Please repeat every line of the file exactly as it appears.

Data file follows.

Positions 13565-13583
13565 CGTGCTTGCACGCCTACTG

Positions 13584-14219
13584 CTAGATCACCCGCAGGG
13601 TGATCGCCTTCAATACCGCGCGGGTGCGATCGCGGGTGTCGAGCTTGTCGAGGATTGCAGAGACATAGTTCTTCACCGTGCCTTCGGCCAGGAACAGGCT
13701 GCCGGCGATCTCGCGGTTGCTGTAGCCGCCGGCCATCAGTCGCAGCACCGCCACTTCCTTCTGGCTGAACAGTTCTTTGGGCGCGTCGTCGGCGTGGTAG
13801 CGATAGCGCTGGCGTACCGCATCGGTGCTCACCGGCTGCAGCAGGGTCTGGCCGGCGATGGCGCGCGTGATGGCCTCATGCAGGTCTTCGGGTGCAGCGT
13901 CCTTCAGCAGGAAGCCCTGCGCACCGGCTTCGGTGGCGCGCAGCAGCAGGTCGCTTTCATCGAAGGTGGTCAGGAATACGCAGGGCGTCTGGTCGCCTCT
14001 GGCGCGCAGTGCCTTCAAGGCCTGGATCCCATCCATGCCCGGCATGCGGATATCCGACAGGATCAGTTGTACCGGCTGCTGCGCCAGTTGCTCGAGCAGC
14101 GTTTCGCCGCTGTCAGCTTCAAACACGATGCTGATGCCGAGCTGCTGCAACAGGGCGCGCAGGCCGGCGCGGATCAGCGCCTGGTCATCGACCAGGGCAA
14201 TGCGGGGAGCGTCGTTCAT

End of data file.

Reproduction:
Positions 13565-13583
13565 CGTGCTTGCACGCCTACTG

Positions 13584-14219
13584 CTAGATCACCCGCAGGG
13601 TGATCGCCTTCAATACCGCGCGGGTGCGATCGCGGGTGTCGAGCTTGTCGAGGATTGCAGAGACATAGTTCTTCACCGTGCCTTCGGCCAGGAACAGGCT
13701 GCCGGCGATCTCGCGGTTGCTGTAGCCGCCGGCCATCAGTCGCAGCACCGCCACTTCCTTCTGGCTGAACAGTTCTTTGGGCGCGTCGTCGGCGTGGTAG
13801 CGATAGCGCTGGCGTACCGCATCGGTGCTCACCGGCTGCAGCAGGGTCTGGCCGGCGATGGCGCGCGTGATGGCCTCATGCAGGTCTTCGGGTGCAGCGT
13901 CCTTCAGCAGGAAGCCCTGCGCACCGGCTTCGGTGGCGCGCAGCAGCAGGTCGCTTTCATCGAAGGTGGTCAGGAATACGCAGGGCGTCTGGTCGCCTCT
14001 GGCGCGCAGTGCCTTCAAGGCCTGGATCCCATCCATGCCCGGCATGCGGATATCCGACAGGATCAGTTGTACCGGCTGCTGCGCCAGTTGCTCGAGCAGC
14101 GTTTCGCCGCTGTCAGCTTCAAACACGATGCTGATGCCGAGCTGCTGCAACAGGGCGCGCAGGCCGGCGCGGATCAGCGCCTGGTCATCGACCAGGGCAA
14201 TGCGGGGAGCGTCGTTCAT